Open Access

Highly pathogenic avian influenza virus H5N1 controls type I IFN induction in chicken macrophage HD-11 cells: a polygenic trait that involves NS1 and the polymerase complex

  • Matthias Liniger1,
  • Hervé R Moulin1,
  • Yoshihiro Sakoda2,
  • Nicolas Ruggli1Email author and
  • Artur Summerfield1
Contributed equally
Virology Journal20129:7

https://doi.org/10.1186/1743-422X-9-7

Received: 9 September 2011

Accepted: 9 January 2012

Published: 9 January 2012

Abstract

Background

Influenza A viruses are well characterized to antagonize type I IFN induction in infected mammalian cells. However, limited information is available for avian cells. It was hypothesised that avian influenza viruses (AIV) with distinct virulence may interact differently with the avian innate immune system. Therefore, the type I IFN responses induced by highly virulent and low virulent H5N1 AIV and reassortants thereof were analysed in chicken cells.

Results

The highly pathogenic (HP) AIV A/chicken/Yamaguchi/7/04 (H5N1) (Yama) did not induce type I IFN in infected chicken HD-11 macrophage-like cells. This contrasted with an NS1 mutant Yama virus (Yama-NS1A144V) and with the attenuated H5N1 AIV A/duck/Hokkaido/Vac-1/04 (Vac) carrying the haemagglutinin (HA) of the Yama virus (Vac-Yama/HA), that both induced type I IFN in these cells. The substitution of the NS segment from Yama with that from Vac in the Yama backbone resulted in induction of type I IFN secretion in HD-11 cells. However, vice versa, the Yama NS segment did not prevent type I IFN induction by the Vac-Yama/HA virus. This was different with the PB1/PB2/PA segment reassortant Yama and Vac-Yama/HA viruses. Whereas the Yama virus with the Vac PB1/PB2/PA segments induced type I IFN in HD-11 cells, the Vac-Yama/HA virus with the Yama PB1/PB2/PA segments did not. As reported for mammalian cells, the expression of H5N1 PB2 inhibited the activation of the IFN-β promoter in chicken DF-1 fibroblast cells. Importantly, the Yama PB2 was more potent at inhibiting the IFN-β promoter than the Vac PB2.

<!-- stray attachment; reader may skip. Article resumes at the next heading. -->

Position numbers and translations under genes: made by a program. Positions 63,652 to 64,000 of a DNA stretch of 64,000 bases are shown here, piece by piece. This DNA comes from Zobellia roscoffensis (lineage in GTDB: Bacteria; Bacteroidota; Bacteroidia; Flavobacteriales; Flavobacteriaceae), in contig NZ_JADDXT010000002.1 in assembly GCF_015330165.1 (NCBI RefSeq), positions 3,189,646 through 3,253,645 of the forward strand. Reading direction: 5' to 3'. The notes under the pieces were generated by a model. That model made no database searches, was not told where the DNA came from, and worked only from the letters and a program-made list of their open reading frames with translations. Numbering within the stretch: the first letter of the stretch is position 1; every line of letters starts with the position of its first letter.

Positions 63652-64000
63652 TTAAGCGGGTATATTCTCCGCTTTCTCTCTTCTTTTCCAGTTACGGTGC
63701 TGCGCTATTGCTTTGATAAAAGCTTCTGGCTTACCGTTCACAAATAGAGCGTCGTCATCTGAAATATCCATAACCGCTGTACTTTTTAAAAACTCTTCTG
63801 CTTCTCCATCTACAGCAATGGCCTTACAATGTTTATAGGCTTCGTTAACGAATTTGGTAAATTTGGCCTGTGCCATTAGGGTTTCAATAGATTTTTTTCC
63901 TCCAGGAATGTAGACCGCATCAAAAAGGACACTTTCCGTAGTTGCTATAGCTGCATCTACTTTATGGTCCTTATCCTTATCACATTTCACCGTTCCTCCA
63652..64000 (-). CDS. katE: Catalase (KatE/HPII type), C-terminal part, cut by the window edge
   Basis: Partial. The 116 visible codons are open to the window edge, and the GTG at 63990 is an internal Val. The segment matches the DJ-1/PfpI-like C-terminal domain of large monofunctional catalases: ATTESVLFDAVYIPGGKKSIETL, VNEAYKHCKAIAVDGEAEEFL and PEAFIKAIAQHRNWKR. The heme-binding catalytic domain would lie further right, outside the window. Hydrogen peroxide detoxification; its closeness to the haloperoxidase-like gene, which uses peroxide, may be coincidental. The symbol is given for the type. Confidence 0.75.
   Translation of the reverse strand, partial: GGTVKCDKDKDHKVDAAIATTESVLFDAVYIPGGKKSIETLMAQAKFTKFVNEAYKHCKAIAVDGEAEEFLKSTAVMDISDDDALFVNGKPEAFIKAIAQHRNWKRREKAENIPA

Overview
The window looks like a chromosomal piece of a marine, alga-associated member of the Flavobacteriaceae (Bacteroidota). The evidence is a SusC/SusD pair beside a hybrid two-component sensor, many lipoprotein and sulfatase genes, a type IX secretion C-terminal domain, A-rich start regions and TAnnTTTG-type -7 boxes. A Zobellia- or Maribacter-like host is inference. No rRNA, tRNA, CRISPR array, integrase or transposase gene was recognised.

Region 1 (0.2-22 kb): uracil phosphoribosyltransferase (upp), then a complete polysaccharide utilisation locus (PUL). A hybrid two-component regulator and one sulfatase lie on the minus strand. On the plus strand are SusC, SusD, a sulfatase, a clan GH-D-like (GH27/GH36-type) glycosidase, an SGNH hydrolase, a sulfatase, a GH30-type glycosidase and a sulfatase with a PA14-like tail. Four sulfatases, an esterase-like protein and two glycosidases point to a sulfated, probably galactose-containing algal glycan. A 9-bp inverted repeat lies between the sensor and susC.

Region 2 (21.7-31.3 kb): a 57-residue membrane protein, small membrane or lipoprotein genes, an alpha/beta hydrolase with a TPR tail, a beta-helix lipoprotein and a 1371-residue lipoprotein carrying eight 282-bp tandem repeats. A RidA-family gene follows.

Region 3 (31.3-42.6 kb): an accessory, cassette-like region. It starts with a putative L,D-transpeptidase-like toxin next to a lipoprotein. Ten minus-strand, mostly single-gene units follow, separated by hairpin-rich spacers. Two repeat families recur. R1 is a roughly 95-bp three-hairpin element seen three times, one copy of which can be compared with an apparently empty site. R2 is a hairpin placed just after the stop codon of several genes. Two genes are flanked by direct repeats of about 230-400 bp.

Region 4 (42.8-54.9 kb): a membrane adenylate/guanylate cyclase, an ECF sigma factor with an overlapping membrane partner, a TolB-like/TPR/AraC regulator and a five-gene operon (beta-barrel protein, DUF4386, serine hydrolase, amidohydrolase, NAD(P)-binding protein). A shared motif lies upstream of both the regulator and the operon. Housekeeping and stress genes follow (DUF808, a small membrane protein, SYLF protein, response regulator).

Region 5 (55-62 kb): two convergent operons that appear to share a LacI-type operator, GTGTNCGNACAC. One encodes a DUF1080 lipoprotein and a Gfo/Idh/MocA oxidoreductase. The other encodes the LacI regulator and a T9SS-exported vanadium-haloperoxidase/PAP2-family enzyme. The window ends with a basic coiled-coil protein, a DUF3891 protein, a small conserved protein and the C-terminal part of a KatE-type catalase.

Conclusions

The present study demonstrates that the NS1 protein and the polymerase complex of the HPAIV Yama act in concert to antagonize chicken type I IFN secretion in HD-11 cells. PB2 alone can also exert a partial inhibitory effect on type I IFN induction. In conclusion, the control of type I IFN induction by H5N1 HPAIV represents a complex phenotype that involves a particular viral gene constellation rather than a single viral protein. Collectively, these findings contribute to understand the high virulence of HPAIV H5N1 viruses observed in the chicken host.

Keywords

H5N1 avian influenza A viruschicken HD-11 macrophage-like cell linetype I interferonnonstructural protein 1viral polymerase complex

Background